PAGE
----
My sweetheart and I got married two summers ago. In many ways, it was a very traditional ceremony. Our families and friends joined us from all over the world to celebrate. We took a vow to love, honor, and cherish one another till death do us part, and our mothers wept with joy. There was an exchange of gold rings and dinner for over 100 people at a beautiful restaurant, with a cake, dancing, and champagne toasts.
But in one obvious way our wedding was a non-traditional event: My beloved is a bright, softspoken, handsome man named Keith.
We got married six months before San Francisco mayor Gavin Newsom took the controversial stand that all people have the right to equal protection under the California constitution. It was not a radical step, for Keith and I have been loving, honoring, and cherishing one another now for ten years. True, our marriage does not confer upon us the same rights that most of our wedded friends have, but we didn't get married to gain tax advantages or earn such basic privileges as being able to visit one another in the hospital. We got married for the same reasons that most people do: to publicly declare that our two fates, from that day forward, would become one fate.
As I read through the post-mortems of the 2004 election speculating about whether or not "the gay-marriage issue" cost John Kerry his presidency -- with many Democrats supporting this view -- I have the strangest feeling of reading about my sweet, ordinary life with Keith as if distorted through a series of funhouse mirrors. When writer Bill Bennett places our lives in opposition to "ethical values" and a "decent society," as he did in the National Review the day after the election, does he mean us? Apparently so. By now, the concept of same-sex marriage has become such an abstract, exaggerated threat to so many otherwise fine and compassionate people -- and so divorced from the humble, self-evident blessing of two souls caring deeply for one another -- it's time for a national reality check.
Keith and I are not political activists. His family has traditionally voted Republican, and his parents voted for Bush in the recent election. Until recently, Keith's father was the mayor of a small town in the Midwest. The first time I met him, he took me aside and said, "I know that you are very special to Keith, so that means you are very special to us." There was such simple, human, Midwestern forthrightness in that statement. No banner-waving, no Biblical injunctions, no soapboxing. Just a clear and compassionate message: We love our son and trust his ability to make the most personal decision of all.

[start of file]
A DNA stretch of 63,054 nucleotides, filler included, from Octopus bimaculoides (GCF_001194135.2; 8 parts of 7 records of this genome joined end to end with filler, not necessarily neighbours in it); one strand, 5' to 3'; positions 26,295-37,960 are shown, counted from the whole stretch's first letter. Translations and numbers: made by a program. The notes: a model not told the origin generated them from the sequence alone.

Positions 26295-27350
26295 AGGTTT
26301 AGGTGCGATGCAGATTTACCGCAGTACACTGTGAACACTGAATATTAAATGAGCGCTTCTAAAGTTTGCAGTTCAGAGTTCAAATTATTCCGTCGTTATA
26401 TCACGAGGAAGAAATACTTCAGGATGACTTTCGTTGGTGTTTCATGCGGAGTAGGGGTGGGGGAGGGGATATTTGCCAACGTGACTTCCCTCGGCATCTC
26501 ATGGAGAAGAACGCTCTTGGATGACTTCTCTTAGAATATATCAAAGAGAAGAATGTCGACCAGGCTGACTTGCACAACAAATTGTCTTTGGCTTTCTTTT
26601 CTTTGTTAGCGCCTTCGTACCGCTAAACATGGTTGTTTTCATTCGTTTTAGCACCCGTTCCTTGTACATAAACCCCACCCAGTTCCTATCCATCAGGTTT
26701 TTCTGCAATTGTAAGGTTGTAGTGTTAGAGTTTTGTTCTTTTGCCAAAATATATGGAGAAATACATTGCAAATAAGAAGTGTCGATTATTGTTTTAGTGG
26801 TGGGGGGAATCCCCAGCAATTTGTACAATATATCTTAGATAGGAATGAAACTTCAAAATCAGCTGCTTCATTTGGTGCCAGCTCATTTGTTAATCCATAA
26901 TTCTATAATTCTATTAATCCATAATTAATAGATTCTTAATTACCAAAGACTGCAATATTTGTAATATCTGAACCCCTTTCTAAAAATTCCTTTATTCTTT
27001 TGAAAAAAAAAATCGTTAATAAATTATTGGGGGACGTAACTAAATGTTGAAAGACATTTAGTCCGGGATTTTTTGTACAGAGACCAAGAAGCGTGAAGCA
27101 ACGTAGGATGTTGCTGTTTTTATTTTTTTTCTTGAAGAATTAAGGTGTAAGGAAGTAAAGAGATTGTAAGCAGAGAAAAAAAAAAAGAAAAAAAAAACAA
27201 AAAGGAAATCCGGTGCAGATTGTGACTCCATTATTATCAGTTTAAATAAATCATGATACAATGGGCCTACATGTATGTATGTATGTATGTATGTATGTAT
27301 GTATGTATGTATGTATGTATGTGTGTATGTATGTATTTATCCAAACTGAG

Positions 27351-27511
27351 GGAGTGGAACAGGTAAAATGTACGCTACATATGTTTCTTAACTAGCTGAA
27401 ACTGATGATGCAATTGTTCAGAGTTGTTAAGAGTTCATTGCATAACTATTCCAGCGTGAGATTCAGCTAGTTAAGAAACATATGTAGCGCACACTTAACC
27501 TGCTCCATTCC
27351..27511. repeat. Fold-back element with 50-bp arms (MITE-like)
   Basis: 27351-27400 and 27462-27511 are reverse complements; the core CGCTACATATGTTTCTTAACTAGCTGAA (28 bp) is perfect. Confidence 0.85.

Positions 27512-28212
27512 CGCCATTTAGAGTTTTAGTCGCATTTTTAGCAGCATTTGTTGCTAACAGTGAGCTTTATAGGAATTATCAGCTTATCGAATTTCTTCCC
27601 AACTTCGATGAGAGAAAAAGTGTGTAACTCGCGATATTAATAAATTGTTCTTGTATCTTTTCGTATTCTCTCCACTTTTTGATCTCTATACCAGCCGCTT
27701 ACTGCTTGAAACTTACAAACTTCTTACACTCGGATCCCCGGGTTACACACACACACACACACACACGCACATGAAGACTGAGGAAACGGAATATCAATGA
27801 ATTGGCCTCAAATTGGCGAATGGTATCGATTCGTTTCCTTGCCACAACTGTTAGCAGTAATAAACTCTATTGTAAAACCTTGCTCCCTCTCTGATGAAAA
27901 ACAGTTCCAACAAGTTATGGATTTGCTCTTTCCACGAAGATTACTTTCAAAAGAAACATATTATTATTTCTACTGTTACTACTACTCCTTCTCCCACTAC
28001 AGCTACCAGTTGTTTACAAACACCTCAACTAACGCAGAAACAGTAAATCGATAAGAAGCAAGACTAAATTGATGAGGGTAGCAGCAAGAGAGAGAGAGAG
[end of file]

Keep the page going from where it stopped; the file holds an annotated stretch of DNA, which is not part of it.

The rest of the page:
Keith and I didn't get married to commit a pioneering act of civil disobedience, to redefine marriage" as President Bush claimed during his campaign, or to outrage the religious right. We took our vows because getting married seemed like the sane next step of our commitment to one another. We figured the best way to defend the sanctity of marriage was to have one, and live up to the promises that we made to one another that blessed day.
A few days before our ceremony, Bill Frist, the Senate majority leader, drew a parallel between our desire to declare our love and "prostitution or illegal commercial drug activity in the home." And Supreme Court justice Antonin Scalia unleashed a 21-page torrent of warnings from the highest bench in the land, comparing homosexuality to "fornication, bigamy, adultery, adult incest, bestiality and obscenity." When President Bush declared his support for a Constitutional amendment banning marriages like ours, he raised the threat of attempting to "change the most fundamental institution of civilization." Now even some Democrats are saying that the President rode that threat into the White House for another term. They insist that to "get real" and get elected, any future candidate should distance himself from the issue entirely.